Flora Talks About Courage In Last State Of The County Address

Richard Flora delivers the State of the County address.

Roanoke County Board of Supervisors chairman Richard Flora, who will not run for reelection next year from the Hollins District, used his final State of the County address last week to talk about “Leading with Courage and Commitment.” That was the theme of Flora’s address to invited guests at the Green Ridge Recreation Center, guests that included dignitaries from Roanoke City, Salem and Vinton. The Regional Chamber of Commerce stages the annual State of the County address.

Flora, who retired from Roanoke County schools several years ago – but then went back to work part time as the Craig County administrator – was first elected to the Board of Supervisors way back in 1972. He left after one term, then came back in 2005 to represent Hollins again.  Roanoke Regional Chamber of Commerce chairman John Francis praised Flora’s “long career in public service,” when introducing him.

Flora welcomed invited guests as those “that make a difference in this valley,” before launching into his address.  Slides that accompanied his speech highlighted that even with declining revenues in recent years – the “Great Recession” Flora called it – the Board of Supervisors did not raise taxes, have to lay off county staff members (attrition has accounted for a work force reduction) or compromise services. “[We are] financially stable and within budget,” noted Flora.

Courageous and forward-thinking leadership, according to Flora, has left Roanoke County in good shape.  “We owe much of our success today to courageous decisions that were set in motion years or even decades ago.”  One of those decisions involved building Spring Hollow Reservoir, “one of the best things that ever happened to the valley,” said Flora, built in the face of opposition despite reports that, “the entire valley was on the verge of running out of water.”

Spring Hollow helped provide water to Roanoke City during drought conditions in the late 1990’s; that in turn led to the creation of the Western Virginia Water Authority. The Smith Gap Landfill and the Roanoke Valley Resource Authority also came together in the face of public opposition. Implementing service fees for fire and rescue calls caused the Board to take “a lot of flack,” over a decade ago, but Flora said those fees have helped meet the demand of a call volume that has more than doubled and has helped fund more paid fire/rescue positions.

The Western Virginia Regional Jail has been “another shining example of how regional cooperation has enabled us to pool our resources,” noted Flora. The joint decision eight years ago by Supervisors and the Roanoke County school system to set aside funds for capital projects has led to the building of schools and public facilities, even in lean times.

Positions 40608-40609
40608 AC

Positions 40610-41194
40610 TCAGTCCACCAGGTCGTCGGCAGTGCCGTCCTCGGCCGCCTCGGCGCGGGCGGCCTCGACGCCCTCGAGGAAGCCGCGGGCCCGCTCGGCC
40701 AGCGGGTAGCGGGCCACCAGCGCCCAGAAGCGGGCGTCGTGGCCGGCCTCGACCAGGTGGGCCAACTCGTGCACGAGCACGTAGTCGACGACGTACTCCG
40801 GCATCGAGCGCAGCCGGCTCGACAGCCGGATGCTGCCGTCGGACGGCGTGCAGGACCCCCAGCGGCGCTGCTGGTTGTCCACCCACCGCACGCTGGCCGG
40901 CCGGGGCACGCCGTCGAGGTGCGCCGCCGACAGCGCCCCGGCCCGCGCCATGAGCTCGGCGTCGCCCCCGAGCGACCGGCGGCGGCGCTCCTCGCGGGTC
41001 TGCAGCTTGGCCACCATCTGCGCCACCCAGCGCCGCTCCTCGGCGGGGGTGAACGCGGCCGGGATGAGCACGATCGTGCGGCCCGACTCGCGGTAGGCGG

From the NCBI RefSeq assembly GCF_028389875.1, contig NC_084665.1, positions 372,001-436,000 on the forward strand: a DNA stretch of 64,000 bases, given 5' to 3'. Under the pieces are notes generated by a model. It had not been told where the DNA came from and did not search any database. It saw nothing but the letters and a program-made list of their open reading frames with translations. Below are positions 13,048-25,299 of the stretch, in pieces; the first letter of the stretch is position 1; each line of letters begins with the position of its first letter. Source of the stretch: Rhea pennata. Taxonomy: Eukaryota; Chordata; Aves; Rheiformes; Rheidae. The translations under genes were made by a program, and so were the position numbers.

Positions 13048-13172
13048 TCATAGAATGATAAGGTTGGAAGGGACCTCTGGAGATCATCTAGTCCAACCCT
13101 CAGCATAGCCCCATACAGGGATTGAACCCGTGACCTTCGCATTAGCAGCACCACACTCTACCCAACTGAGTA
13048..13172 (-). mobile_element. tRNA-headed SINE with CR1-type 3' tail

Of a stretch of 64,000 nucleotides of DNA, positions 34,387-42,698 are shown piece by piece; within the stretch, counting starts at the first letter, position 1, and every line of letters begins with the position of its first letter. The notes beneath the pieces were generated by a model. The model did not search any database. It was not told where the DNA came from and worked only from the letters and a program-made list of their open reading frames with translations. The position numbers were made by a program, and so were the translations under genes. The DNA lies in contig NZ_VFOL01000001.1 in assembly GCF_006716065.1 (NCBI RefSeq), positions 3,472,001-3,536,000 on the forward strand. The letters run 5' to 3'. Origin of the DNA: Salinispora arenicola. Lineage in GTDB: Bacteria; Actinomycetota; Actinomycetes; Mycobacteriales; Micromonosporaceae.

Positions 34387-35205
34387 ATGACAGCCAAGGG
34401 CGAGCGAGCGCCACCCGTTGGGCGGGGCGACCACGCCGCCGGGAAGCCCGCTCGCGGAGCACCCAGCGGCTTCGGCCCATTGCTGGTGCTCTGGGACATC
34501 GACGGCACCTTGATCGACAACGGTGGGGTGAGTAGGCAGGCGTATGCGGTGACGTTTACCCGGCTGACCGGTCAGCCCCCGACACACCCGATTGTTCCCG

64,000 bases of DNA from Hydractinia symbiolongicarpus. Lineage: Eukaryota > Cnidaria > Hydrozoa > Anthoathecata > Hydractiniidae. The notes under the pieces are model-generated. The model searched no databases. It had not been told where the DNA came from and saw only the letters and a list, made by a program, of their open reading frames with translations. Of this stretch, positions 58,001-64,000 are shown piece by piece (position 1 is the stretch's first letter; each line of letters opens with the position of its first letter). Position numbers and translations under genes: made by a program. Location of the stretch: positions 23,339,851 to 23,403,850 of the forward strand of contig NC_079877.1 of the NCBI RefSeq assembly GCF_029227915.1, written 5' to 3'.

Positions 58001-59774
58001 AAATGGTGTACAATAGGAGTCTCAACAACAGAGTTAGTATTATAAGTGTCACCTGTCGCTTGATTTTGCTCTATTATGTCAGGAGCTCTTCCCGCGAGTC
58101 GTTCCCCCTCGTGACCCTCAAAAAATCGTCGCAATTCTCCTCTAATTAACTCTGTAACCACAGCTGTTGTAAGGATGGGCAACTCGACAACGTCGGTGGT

That has happened “without tax increases, additional fees or politics entering into the picture.” The Green Ridge Recreation Center, the new South County Library and the public safety center on Cove Road were some of the projects funded by the joint effort.

There are other possible partnerships on the horizon said Flora – a possible merging of 9-1-1 emergency communication operations with Roanoke City, and a joint criminal justice training academy.

Flora said Roanoke County did end the last fiscal year in the black, despite an economy that “tanked” in 2008, and without tax increases or service reductions.  Four new businesses and investments totaling around $17 million have helped create more than 340 jobs.

Roanoke County School Board chair Fuzzy Minnix followed Flora to the podium, declaring that the $3.3 million surplus announced recently will soon be a distant memory. “It will be gone before you can turn around twice,” said the Cave Spring resident, despite budget cuts and belt tightening. Minnix said the School Board and the Board of Supervisors must continue to have a close relationship in the years ahead.

“It’s our job to get things done,” said Flora as he concluded his final State of the County address, “and that takes elected officials who have the courage to take risks, endure criticism, understand the value of compromise and place good long-term decision making ahead of political pandering.’

by Gene Marrano